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Each bonfire is a funeral pile,
In which they roast, and scorch, and broil, 1520
And ev'ry representative
Have vow'd to roast and broil alive :
And 'tis a miracle we are not
Already facrific'd incarnate;
For while we wrangle here, and jar, 1525
We're grilly'd all at Temple-bar ;
Some, on the sign-post of an alehouse,
Hang in effigy, on the gallows,
Made up of rags to personate
Respective officers of state ;
That, henceforth, they may stand reputed,
Profcrib'd in law, and executed,
And, while the work is carrying on,
Be ready listed under Dun,
That worthy patriot, once the bellows,
And tinder-box of all his fellows;


1535 1540


The activ'st member of the five,
As well as the most primitive ;
Who, for his faithful service then,
Is chosen for a fifth agen:
For since the state has made a quint
Of generals, he 's listed in't.
This worthy, as the world will say,
Is paidin specie, his own way:
For, moulded to the life, in clouts,
Th' have pick'd from dunghills hereabouts,
He's mounted on a hazel bavin
A cropp'd malignant baker gave 'em ;
And to the largest bonfire riding,
They've roasted Cook already, and Pridein ;
On whom, in equipage and state,
His scare-crow fellow-members wait,
And march in order, two and two,
As at thanksgivings th' us’d to do,



Each in a tatter'd talisman,
Like vermin in effigy slain.
But, what's more dreadful than the rest,
Those rumps are but the tail o'th' beast,
Set up by popish engineers,
As by the crackers plainly appears ;
For none, but Jesuits, have a mission
To preach the faith with ammunition,
And propagate the church with powder ;
Their founder was a blown-up foldier.
Those sp’ritual pioneers o' th' whore's,
That have the charge of all her stores;
Since first they fail'd in their designs,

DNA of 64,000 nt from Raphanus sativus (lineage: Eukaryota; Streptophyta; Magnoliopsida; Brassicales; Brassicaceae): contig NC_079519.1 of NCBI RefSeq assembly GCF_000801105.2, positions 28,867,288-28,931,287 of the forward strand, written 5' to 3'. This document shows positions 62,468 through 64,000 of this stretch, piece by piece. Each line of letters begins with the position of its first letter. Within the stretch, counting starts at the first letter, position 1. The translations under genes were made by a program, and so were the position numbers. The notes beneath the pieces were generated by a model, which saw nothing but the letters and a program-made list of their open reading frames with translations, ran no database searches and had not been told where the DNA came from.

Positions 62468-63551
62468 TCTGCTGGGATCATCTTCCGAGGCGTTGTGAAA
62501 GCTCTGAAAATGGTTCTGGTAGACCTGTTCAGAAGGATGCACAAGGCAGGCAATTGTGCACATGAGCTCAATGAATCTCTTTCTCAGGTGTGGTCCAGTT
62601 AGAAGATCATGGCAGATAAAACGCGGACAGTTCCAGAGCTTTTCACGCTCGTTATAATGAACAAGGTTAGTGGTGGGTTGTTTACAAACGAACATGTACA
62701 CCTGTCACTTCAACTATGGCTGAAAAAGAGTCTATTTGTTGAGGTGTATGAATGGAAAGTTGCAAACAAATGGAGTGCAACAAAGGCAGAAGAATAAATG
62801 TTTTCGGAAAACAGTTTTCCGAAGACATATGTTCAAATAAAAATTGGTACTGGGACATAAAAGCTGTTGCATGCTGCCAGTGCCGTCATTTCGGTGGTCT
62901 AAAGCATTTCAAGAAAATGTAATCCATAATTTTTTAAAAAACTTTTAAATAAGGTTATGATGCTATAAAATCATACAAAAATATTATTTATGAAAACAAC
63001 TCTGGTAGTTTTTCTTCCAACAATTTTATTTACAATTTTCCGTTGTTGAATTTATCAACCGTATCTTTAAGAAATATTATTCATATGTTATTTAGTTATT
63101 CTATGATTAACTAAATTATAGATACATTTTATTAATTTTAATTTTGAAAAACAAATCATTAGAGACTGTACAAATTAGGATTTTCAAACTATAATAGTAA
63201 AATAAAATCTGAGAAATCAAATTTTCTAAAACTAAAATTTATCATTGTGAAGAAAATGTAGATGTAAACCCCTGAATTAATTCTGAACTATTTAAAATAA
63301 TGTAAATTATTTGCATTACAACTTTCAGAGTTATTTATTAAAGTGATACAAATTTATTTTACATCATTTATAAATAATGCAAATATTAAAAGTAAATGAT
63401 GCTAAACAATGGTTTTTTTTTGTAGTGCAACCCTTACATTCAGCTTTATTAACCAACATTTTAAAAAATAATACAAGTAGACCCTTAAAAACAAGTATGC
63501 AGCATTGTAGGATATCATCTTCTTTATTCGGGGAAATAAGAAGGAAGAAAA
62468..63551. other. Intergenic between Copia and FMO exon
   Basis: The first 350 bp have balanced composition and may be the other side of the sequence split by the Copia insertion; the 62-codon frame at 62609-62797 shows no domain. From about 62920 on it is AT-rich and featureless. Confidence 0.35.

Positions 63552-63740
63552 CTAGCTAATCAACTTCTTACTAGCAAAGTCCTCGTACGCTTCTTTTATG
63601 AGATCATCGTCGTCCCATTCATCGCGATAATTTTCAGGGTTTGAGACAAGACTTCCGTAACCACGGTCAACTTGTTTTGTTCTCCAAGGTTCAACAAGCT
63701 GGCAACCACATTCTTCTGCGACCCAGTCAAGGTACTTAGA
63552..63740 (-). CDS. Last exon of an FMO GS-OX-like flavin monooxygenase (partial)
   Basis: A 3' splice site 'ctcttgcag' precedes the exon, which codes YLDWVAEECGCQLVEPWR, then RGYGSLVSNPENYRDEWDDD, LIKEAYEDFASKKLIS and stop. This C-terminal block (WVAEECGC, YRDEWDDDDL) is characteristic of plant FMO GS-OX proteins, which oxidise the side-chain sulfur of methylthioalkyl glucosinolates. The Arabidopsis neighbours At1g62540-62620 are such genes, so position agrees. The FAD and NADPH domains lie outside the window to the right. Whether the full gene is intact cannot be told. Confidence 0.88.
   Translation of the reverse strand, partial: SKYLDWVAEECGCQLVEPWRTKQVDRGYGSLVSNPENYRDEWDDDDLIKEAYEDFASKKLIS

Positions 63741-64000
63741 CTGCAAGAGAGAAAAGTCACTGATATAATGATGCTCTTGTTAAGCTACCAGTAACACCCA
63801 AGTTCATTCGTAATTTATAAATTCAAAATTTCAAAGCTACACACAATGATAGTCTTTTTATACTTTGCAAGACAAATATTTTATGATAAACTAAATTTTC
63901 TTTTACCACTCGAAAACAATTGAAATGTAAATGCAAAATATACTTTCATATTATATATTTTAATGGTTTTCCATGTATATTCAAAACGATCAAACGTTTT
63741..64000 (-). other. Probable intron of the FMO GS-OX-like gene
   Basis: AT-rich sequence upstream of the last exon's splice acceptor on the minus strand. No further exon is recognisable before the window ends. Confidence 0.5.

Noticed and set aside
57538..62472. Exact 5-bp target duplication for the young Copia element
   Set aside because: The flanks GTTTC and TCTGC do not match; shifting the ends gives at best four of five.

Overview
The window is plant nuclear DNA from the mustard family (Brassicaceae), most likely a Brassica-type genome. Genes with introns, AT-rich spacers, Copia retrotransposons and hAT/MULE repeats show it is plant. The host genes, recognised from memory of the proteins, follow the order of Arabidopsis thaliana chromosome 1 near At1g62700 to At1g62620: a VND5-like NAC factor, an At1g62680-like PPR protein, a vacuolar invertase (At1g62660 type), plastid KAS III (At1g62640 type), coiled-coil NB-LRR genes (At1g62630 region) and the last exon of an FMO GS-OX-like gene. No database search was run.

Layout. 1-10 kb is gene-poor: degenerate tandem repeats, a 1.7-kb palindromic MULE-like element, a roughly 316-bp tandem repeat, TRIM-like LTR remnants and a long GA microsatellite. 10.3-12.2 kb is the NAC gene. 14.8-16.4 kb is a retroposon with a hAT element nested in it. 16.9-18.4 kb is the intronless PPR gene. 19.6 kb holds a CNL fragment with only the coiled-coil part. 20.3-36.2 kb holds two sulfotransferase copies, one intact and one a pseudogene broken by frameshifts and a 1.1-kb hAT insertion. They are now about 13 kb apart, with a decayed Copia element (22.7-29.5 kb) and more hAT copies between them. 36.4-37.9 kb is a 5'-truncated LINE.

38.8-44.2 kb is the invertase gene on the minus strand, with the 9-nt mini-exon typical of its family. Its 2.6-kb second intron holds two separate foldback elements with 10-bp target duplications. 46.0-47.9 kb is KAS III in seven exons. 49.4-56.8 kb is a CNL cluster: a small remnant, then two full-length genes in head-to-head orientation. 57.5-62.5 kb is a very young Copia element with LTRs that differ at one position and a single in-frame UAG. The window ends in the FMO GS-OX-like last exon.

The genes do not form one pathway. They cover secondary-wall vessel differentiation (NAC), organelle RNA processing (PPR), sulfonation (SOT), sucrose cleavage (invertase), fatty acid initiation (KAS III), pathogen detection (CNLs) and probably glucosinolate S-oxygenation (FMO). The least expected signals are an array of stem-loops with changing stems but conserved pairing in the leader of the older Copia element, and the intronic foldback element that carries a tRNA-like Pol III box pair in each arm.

To take in heav'n by springing mines,
And, with unanswerable barrels
Of gunpowder, dispute their quarrels,
Now take a course more practicable,
By laying trains to fire the rabble,


1570 1575

And blow us up, in th’ open streets,
Disguis’d in rumps, like Sambenites,
More like to ruin and confound,
Than all their doctrines underground.
Nor have they chosen rumps amiss,
For symbols of state-mysteries ;
Tho' some suppose, 'twas but to shew
How much they scorn'd the saints, the few,
Who, 'cause they ’re wasted to the stumps,
Are represented best by rumps.
But Jesuits have deeper reaches
In all their politic far-fetches ;
And from the Coptic priest, Kircherus, 1585
Found out this mystic way to jeer us :
For, as the Egyptians us'd by bees
T'express their antique Ptolomies,
And by their stings, the swords they wore,
Held forth authority and pow'r ;


Because these subtle animals


Bear all their int’rests in their tails;
But when they 're once impair'd in that,
Are banish'd their well-order'd state :
They thought all governments were best, 1595
By hieroglyphic rumps exprest.
For, as in bodies natural,
The rump's the fundament of all ;
So, in a commonwealth or realm,
The government is called the helm :

With which, like vessels under fail,
They ’re turn'd and winded by the tail.
The tail, which birds and fishes steer,
Their courses with, thro' sea and air ;
To whom the rudder of the rump is 1605
The same thing with the stern and compass,
This shews, how perfectly the rump
And common-wealth in nature jump.

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